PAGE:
Okay, I know every other journalist in the country is chasing the shooting star that is the Bernier Affair. But just because we have our first genuine political sex scandal in possibly ever—I don’t think Gerda ever did the deed, did she? Just lots of long, lingering looks?—doesn’t mean that we can ignore fundamental issues of human rights, international law and all that stuff, right? And today is a very special day at the Subcommittee on International Human Rights: We’re going to hear from witnesses who think the government should leave Omar Khadr to rot in an American military detention camp! Won’t that be… different?
Leading the charge: Canadian-born lawyer, Howard Anglin, who currently practices law in DC, and is, let’s say strident in his views, even for a right-wing, Bushian Sakiesque conservative. Google him if you’re curious. I did, and it made for fascinating reading.
So what’s he doing up here? Funny story. Turns out he has done some work for the Foundation for the Defense Democracies, which, as it happens, is the former employer of one Alykhan Velshi, who now works for Jason Kenney. Small world, isn’t it? The two have even collaborated on articles together, most of which can be summarized thusly: America: good! Terrorists, suspected and otherwise: bad! Geneva Conventions: depends on the context!
Right now, the chair, Scott Reid, is chatting with the witness about our quaint parliamentary practices. Mario Silva is gazing intently in their direction, and the lunch buffet is being unloaded in the background.
The rest of the committee members are starting to roll in. Vivian Barbot is here, and seems to be engaged in a quiet, but intense discussion with Wayne Marston. Irwin Cotler is hanging over someone’s chair, but he may just be dropping by to say hi. Oh, and there’s the Secretary of State for Baiting Retired UN Generals himself! He looks much more relaxed than usual. I wonder if he thinks this witness will be less stubbornly pro-Khadr than pretty much everyone they’ve heard from so far.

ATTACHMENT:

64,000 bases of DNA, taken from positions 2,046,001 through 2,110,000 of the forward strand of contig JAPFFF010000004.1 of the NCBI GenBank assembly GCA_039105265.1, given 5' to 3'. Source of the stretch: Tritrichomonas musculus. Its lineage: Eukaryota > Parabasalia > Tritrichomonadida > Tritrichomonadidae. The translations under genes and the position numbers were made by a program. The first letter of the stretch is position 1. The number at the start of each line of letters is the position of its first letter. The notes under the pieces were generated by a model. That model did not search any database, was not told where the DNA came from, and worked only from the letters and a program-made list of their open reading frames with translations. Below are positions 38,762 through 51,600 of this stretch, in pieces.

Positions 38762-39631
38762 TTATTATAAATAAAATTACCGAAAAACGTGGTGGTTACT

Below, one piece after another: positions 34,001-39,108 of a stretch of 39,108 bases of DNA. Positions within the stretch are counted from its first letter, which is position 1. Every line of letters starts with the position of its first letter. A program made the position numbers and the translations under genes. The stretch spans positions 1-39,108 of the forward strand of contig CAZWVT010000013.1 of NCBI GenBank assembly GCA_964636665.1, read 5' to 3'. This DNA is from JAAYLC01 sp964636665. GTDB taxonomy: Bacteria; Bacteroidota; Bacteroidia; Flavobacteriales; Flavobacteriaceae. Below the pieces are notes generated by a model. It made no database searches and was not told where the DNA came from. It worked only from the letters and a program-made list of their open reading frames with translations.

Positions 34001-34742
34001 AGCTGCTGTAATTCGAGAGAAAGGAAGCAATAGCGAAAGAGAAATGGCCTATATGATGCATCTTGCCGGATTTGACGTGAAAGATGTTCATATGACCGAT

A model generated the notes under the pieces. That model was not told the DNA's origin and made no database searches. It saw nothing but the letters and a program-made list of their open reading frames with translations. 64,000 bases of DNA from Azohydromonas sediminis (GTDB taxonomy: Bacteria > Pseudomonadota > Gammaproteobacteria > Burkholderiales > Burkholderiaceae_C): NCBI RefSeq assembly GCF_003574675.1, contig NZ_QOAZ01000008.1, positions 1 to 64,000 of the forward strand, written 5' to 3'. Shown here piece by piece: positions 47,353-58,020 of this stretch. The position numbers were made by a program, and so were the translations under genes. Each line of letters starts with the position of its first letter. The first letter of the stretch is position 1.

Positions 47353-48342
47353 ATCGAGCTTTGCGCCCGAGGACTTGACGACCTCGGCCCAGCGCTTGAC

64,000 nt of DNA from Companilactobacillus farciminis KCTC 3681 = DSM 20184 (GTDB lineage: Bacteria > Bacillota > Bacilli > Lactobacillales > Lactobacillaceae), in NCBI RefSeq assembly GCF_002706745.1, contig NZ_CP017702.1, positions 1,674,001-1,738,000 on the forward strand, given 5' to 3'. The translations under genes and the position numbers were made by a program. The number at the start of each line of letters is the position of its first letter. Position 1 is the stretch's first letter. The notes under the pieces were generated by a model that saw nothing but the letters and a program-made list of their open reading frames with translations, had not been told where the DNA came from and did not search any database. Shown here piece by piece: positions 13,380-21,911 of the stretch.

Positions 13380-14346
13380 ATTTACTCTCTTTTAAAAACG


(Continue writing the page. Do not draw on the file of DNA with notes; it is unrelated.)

Okay, the meeting is slowly but surely getting underway; Reid is, as always, fretting about time. Apparently there are motions that have to be dealt with or something like that—in camera, unfortunately.
Housekeeping over, now the fun begins. Howard Anglin gets things started by saying that he’s the first witness to disagree with the proposal to repatriate Khadr. But he wants to make it clear that he’s not “carrying a brief” for the US government, with which he often disagrees. Basically, he thinks the law has been presented in a “shoddy” fashion during the hearings thus far and he aims to set the committee straight.
According to Anglin, there is nothing in the Optional Protocol that prevents the prosecution of soldiers under the age of eighteen—it’s more of a question of discretion and there is “good precedent” for prosecuting child soldiers for war crimes. Really? Good precedents? I’m intrigued! So is Jason Kenney, apparently. He has his serious face on and he’s paying close attention to the presentation. “The prosecution of minor children … is not expressly forbidden,” Anglin points out. Well, that’s a ringing endorsement.
Now he’s reading from a report from the International Red Cross—a long quote, he warns us—and then wraps it up by dismissing Dallaire’s claim that prosecution of child soldiers goes against international law.
Finally, he says he has yet to hear any “convincing arguments” that the current US system is illegal, and claims that, despite what we foreigners must think, his country the United States (Anglin is, of course, a Canadian) “does not conduct show trials.” As for provisions to protect unlawful combatants, it’s a “specious comparison.” To apply civilian rules of due process would be impractical. Or impracticable—I might have misheard him.
Odd: David Sweet isn’t here. Instead, taking second chair for the government is Dave Mackenzie, who looks like an older, grumpier David Emerson, our new Foreign Affairs minister!
Well, this is unexpected: a defense, or at least rationalization, of Trudeau’s move to suspend habeus corpus during the FLQ crisis. I can’t figure out if Anglin is agreeing with the decision or just making a weird “if it was okay for him, it’s okay for us” analogy.
If Khadr was being held in China or Saudi Arabia, Canadians would have reason to worry, Anglin says. (Because they’re Red Communists/Islamofascists, I’m assuming.) The US, on the other hand, is a beacon of liberty and freedom. “I hear snickers,” he says. “I can address those later.” The system now in place is working, and there’s no reason Canada should interfere, he concludes.